She raised her concern that this policy would grant the Minister power to decide the number of foreign nationals that can be employed in the South African labour market, indicating that this could spark xenophobic sentiments in the country. Statutory employment quotas could not be condoned as this was an unconstitutional act.
She asked what the impact of the policy would be on South Africa’s trade with other countries.
She asked how South Africa would attract critical skills from other countries if this policy was enacted.
Ms Boshoff expressed her concern about the involvement of stakeholders such as Statistics South Africa (StatsSA). She was unsure how StatsSA would be of assistance to DEL in the future in terms of the National Labour Migration Policy.
She asked for the safety measures DEL will put in place to ensure that foreign nationals enter South Africa's labour market due to their critical skills. She asked what will be done about foreign nationals who currently have businesses and employ South Africans.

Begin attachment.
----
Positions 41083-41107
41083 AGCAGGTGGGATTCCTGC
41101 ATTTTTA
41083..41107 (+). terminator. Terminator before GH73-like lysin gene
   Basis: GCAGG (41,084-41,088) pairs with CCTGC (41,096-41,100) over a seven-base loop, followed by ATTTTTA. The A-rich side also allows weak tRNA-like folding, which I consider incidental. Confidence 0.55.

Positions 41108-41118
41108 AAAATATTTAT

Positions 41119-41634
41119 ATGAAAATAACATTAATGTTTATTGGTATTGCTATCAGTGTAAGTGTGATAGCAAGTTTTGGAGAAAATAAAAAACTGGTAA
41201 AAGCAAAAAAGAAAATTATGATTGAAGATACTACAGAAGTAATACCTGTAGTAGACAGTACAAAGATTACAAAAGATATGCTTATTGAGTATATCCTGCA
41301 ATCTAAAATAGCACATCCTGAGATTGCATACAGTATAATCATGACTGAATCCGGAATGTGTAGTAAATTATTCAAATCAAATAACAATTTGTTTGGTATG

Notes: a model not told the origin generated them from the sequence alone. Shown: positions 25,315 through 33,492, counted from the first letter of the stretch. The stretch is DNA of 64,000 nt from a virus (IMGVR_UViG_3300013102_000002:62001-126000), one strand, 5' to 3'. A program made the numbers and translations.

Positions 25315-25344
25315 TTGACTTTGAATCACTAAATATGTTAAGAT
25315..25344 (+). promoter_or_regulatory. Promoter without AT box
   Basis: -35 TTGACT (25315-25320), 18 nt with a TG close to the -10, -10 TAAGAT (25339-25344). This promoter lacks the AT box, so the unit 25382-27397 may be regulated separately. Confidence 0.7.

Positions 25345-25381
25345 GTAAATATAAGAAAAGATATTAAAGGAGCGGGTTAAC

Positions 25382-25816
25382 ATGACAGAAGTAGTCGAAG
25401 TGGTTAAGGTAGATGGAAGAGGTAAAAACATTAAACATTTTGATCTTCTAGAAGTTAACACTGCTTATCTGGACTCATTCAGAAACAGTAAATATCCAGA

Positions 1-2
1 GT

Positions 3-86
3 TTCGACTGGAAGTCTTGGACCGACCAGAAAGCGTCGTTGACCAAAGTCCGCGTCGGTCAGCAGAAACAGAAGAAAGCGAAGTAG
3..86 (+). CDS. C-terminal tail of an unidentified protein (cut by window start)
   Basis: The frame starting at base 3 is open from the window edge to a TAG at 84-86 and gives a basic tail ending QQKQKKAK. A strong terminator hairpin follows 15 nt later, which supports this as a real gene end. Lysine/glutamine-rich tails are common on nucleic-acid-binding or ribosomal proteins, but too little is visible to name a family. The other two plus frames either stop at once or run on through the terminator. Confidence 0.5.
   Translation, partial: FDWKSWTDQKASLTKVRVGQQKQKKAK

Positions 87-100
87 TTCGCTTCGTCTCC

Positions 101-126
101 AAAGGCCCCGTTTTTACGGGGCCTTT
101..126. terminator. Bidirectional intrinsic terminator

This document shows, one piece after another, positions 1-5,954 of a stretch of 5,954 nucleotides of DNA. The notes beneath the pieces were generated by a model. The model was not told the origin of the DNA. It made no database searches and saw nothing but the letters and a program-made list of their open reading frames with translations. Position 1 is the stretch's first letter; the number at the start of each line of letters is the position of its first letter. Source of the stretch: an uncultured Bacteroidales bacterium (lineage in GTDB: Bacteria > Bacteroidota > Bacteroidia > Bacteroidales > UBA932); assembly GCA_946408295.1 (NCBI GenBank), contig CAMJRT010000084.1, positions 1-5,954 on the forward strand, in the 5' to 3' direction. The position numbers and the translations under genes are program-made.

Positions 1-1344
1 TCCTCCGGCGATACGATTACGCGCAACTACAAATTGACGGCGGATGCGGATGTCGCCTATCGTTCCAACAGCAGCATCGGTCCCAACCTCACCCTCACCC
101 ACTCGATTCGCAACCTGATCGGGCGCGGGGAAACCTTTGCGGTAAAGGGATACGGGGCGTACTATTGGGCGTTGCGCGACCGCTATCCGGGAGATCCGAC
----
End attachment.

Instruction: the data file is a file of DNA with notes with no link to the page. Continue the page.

Ms Boshoff asked about the implications of the policy on South African employees in foreign countries.
Mr Mmoiemang added that there are international agreements that must be taken into account by this policy as the policy would shift how South Africa relates with other countries.
He asked if there have been engagements with the Department of Transport when the regulations were drafted, especially the limitations placed on foreign truck drivers.
Mr Dangor suggested that DEL should look at countries that actively export labour and how they deal with this matter.
The Chairperson asked the extent to which other departments' regulations may contradict this Labour Migration Policy.